Were the Boy Scouts to be required to accept Dale as a member, they would be compelled to support a moral position inconsistent with the message, values and goals of the organization. While a group may be compelled to extend the benefits of membership to an undesired group, it may not be compelled to deliver a message contrary to its actual views. Thus, the New Jersey law infringed on the Boy Scouts’ expressive associational rights in violation of the First Amendment.

Gay marriage set off new challenges to anti-discrimination laws



After gay marriage became legal nationwide in 2015 (Obergefell v. Hodges, 576 U.S.), a number of wedding-related businesses sought to deny services to gay couples, running afoul of anti-gay discrimination laws.

In New Mexico, a photography studio, Elane Photography, argued that forcing it to photograph gay weddings violated its First Amendment right not to speak and to the free exercise of religion.

New Mexico’s highest court rejected the idea that the state was “compelling” speech and ruled that the photography studio violated the state’s Human Rights Act in Elane Photography v. Willock, 309 P.3d 53 (2013).

The U.S. Supreme Court denied an appeal to review the photography studio case, but later took up a similar issue in Masterpiece Cakeshop v. Colorado Civil Rights Commission (2018). In Masterpiece Cakeshop, the U.S. Supreme Court upheld the right of a cakeshop owner, a devout Christian, who refused based on his religious beliefs to design a custom cake for a same-sex wedding. The court’s opinion noted that the cake-maker had not refused to sell all of his non-custom cake products to gays but instead argued he should not be forced “to use his artistic skills to make an expressive statement” endorsing same-sex marriage with a custom cake. The court also heavily weighted remarks by the state’s civil rights commission that had found probable cause against the cake shop in violating the state’s anti-discrimination laws. The court observed that the commission expressed negative animus toward the owner’s religious beliefs rather than treating those beliefs with neutrality required by the First Amendment.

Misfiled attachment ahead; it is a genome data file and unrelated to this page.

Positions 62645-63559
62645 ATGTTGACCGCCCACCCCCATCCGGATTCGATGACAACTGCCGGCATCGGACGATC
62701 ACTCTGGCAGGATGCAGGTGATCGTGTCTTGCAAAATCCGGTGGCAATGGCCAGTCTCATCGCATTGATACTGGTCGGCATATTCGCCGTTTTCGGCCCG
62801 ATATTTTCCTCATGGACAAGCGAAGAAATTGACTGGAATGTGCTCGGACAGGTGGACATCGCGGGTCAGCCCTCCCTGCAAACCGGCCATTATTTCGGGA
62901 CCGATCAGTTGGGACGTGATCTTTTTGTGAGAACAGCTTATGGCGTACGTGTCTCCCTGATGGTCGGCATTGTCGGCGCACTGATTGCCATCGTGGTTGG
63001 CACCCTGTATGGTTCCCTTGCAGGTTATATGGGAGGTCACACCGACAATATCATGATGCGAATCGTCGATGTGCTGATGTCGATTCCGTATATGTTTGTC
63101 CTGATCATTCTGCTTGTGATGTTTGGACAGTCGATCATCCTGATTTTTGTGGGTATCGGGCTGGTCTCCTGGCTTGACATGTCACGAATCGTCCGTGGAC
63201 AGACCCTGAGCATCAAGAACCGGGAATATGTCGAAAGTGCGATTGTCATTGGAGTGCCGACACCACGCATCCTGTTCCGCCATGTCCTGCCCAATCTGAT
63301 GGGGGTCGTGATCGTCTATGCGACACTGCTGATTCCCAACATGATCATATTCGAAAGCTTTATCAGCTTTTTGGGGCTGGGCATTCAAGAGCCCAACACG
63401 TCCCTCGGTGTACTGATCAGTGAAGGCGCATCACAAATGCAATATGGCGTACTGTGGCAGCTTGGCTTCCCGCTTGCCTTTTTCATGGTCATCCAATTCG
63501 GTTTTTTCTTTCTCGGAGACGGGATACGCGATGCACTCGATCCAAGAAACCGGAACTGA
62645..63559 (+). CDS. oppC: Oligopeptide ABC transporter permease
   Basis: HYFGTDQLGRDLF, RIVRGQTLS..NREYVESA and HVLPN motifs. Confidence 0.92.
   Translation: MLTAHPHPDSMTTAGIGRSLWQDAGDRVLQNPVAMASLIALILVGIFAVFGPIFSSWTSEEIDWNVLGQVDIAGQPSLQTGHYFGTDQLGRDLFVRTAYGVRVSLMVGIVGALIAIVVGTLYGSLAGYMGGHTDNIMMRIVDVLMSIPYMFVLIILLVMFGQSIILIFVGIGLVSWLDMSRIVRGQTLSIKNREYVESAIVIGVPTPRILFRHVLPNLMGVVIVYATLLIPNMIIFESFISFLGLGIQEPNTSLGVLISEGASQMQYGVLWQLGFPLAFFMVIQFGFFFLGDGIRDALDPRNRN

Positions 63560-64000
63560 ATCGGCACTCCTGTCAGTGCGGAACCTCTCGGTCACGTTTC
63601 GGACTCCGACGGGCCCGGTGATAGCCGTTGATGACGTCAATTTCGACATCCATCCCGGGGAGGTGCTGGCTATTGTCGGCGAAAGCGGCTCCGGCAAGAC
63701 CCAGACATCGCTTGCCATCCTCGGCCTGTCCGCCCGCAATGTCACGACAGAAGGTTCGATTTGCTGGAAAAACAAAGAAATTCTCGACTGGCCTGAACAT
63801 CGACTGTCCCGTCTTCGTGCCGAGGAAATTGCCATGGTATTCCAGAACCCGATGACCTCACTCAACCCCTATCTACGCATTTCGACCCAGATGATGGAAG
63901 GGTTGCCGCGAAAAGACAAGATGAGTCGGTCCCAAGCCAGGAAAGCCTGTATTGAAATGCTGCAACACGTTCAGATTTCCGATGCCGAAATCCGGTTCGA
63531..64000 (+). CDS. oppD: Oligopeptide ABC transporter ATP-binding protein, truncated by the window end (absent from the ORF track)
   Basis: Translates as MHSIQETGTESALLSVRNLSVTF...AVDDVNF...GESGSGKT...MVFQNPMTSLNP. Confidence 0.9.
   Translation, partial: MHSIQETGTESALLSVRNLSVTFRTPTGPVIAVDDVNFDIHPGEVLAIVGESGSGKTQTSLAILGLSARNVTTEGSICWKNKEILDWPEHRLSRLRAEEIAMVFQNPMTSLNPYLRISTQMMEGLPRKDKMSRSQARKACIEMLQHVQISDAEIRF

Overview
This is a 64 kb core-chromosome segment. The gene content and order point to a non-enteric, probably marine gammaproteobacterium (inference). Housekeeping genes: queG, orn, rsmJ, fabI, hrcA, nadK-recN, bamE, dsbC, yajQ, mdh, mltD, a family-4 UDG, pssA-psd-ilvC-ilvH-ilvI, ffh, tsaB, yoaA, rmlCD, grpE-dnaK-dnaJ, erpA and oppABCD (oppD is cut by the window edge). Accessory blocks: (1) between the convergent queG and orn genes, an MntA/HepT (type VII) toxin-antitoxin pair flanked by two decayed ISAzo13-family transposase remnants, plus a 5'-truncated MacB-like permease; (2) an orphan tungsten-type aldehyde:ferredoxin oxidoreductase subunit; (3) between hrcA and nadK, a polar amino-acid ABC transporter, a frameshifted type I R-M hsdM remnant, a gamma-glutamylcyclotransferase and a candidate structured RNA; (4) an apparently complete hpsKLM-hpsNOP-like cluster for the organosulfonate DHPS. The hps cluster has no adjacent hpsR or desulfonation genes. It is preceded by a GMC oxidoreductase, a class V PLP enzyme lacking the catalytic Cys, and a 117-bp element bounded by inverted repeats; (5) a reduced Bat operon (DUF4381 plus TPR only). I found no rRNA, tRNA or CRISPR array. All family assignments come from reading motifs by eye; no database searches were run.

Most recently, in 2021, the Supreme Court in Fulton v. City of Philadelphia upheld the First Amendment religious rights of Catholic Social Services, saying the agency’s religious-based refusal to certify same-sex couples as foster families could not be the city’s reason for ending the agency’s long-held foster care placement contract. The city had said the agency violated the non-discrimination requirements in the foster care contract.

Some states, cities bar discrimination based on hair length and style


Some states and cities have enacted laws to prevent discrimination based on appearance, such as hair length or style. For example, Texas enacted the CROWN Act to prevent that bars employers and schools from penalizing people because of hair texture or protective hairstyles including Afros, braids, dreadlocks, twists or Bantu knots.

However, courts have generally ruled that employers and schools have a right to regulate appearance, such as hair length, as long as the regulations are related to legitimate business or governmental objectives. The Supreme Court has not taken up the issue, but lower courts have split over whether hair length may be treated as symbolic speech. Courts have also ruled that hair regulations must not infringe upon religious liberty.

This article was first published in 2009 and has been periodically updated by encyclopedia staff, most recently in December 2023.  Sara L. Zeigler wrote the original 2009 article. She is the dean of the College of Letters, Arts, and Sciences at Eastern Kentucky University.